### preface

In this article, we will continue to look at conversion instructions in the bytecode instruction set to see how they operate on data conversion.

### An overview of type conversion instructions

Type conversion instructions can convert two different numeric types to each other

These conversion operations are typically used to implement explicit type conversion operations in user code, or to deal with problems where data type-related instructions in a bytecode instruction set do not correspond to data types one-to-one.

There are two types of conversions: wide conversions and narrow conversions

### Wide type conversion instruction

Java VIRTUAL machines directly support the following numeric conversion (safe conversion of small range types to large range types). That is, no instructions are required to execute, including:

• From int to long, float, or double. The corresponding instructions are I2L, I2F and i2D.
• From long to float and double. The corresponding commands are L2f and l2D
• From float to double. The corresponding instruction is f2d

Int –> long –> float –> double

Let’s take a look at the following sample code for a basic test of broad type conversions

``Public void upcast1(){int I = 10; public void upcast1(){int I = 10; long l = i; float f = i; double d = i; float fl = l; double d1 = l; double d2 - fl; }}``

Let’s compile the code to see what instructions the method’s bytecode is cast with.

#### Accuracy loss problem

= = = = = = = = = = = = = = = = = = = = = = = = = = = = = = = =

Wide conversions do not lose information if they exceed the maximum value of the target type. For example, converting from int to long or from int to double does not lose any information. The values are exactly the same before and after the conversion.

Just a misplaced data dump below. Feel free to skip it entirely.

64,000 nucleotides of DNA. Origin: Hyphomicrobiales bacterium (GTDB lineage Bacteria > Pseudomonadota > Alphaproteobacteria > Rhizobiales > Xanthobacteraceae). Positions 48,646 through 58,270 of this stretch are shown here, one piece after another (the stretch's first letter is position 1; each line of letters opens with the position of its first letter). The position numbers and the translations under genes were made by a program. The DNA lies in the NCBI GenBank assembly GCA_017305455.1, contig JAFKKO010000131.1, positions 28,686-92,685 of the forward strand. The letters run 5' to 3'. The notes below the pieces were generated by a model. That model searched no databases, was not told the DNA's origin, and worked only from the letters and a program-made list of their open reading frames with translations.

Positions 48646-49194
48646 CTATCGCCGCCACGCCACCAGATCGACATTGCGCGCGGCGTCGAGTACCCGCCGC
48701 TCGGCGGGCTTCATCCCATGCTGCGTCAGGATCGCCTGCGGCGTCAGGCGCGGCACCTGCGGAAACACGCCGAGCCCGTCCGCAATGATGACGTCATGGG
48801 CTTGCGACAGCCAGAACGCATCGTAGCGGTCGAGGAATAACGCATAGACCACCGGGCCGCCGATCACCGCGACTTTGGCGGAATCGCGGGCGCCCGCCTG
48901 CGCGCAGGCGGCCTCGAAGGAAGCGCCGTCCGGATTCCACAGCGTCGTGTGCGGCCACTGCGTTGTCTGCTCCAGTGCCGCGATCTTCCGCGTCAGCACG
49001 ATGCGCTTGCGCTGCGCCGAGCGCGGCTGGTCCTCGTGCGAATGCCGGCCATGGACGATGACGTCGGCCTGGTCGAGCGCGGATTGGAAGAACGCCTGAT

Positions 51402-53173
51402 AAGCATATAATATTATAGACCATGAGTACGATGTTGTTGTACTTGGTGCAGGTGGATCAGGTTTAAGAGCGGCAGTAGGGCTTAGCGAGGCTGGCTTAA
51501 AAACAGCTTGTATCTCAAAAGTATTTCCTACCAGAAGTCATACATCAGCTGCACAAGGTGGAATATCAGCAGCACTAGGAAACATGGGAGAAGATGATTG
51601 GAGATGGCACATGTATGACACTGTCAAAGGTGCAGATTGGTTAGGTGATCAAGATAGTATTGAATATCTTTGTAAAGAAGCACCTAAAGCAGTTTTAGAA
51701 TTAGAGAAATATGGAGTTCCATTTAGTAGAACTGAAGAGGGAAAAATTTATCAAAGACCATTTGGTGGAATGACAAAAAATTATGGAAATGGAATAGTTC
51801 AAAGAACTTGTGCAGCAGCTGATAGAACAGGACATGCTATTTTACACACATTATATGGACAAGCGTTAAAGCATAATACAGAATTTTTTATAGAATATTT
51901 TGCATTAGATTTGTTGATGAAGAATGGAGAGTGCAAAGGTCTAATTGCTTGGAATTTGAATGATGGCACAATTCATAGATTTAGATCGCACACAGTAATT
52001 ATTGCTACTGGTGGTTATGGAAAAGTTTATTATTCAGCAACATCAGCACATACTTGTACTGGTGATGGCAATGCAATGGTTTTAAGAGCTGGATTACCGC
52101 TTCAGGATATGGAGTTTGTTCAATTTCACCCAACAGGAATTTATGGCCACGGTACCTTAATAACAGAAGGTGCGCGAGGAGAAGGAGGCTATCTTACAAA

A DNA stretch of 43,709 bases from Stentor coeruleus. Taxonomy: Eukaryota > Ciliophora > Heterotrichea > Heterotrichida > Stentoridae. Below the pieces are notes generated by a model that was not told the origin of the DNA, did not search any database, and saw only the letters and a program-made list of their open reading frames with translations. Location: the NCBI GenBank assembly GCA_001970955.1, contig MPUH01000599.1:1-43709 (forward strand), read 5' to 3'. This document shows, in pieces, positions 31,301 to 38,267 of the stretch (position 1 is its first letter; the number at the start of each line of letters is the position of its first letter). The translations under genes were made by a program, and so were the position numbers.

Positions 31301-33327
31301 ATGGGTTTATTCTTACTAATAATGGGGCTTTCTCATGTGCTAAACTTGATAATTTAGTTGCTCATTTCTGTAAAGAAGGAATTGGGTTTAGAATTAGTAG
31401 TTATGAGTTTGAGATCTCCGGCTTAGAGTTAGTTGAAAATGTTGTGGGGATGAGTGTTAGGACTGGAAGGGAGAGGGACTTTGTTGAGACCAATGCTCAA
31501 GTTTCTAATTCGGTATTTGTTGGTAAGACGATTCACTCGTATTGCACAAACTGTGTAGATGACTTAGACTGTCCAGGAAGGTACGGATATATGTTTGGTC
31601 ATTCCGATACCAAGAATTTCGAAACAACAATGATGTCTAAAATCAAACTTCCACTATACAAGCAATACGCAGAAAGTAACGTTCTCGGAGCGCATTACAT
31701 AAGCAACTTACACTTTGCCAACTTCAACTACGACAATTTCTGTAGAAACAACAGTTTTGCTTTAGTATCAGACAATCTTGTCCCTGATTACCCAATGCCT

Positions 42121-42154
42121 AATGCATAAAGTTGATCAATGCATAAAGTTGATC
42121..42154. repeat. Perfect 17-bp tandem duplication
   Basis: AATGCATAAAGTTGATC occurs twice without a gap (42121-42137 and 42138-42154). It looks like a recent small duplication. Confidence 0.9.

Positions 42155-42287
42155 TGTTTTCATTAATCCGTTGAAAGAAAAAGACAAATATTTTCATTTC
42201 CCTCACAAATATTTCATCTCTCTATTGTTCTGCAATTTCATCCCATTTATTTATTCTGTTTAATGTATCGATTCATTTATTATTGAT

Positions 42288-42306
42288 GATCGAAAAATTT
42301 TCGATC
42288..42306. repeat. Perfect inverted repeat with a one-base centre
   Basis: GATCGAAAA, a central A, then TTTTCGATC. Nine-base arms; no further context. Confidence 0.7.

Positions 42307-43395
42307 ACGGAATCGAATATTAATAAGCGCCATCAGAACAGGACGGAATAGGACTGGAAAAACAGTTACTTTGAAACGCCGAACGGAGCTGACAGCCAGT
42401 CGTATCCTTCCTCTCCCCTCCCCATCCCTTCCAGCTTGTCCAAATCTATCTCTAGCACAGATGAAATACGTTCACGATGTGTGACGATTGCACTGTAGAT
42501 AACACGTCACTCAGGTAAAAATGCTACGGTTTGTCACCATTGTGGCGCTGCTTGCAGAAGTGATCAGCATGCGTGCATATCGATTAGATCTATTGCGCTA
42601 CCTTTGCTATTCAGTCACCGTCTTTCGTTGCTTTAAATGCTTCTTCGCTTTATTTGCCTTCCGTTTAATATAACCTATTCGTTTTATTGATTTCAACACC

When converting an int, a long to a float, or a long to a double, a loss of precision may occur: the least significant bits of the value may be lost, and the converted floating point value is the correct integer value according to the closest IEEE754 rounding mode.

Let’s look at the following sample code for a basic test for the accuracy loss problem

``Public class classcastTest{// Example; @test public void upcast2(){int I = 123123123; float f = i; system.out.print1n(f); } // The result is as follows: 1.2312312E8``

Now let’s see if we can convert long to double. Is that the same problem?

``Public class classcastTest{// Example; @test public void upcast2(){long l = 123123123123L; double d = l; ystem.out.print1n(d); } // The result is as follows: 1.2312312312312e17``

It is actually possible for a wide type conversion to lose precision, but this does not cause the Java Virtual Machine to throw a runtime exception

= = = = = = = = = = = = = = = = = = = = = = = = = = = = = = = =

Wide conversions from byte, char, and short to int are virtually nonexistent.

The virtual machine did not convert the byte type to int, but simply exchanged the two data through the operand stack

If i21 is used to convert byte to long, then i21 is used to convert byte to long. If i21 is used to convert byte to long, then i21 is used to convert byte to long.

On the one hand, it can reduce the actual data type. If a set of instructions is prepared for both short and byte, the number of instructions will increase greatly. However, the current design of virtual machine only wants to use one byte to express instructions, so the total number of instructions cannot exceed 256. It makes sense to treat short and byte as ints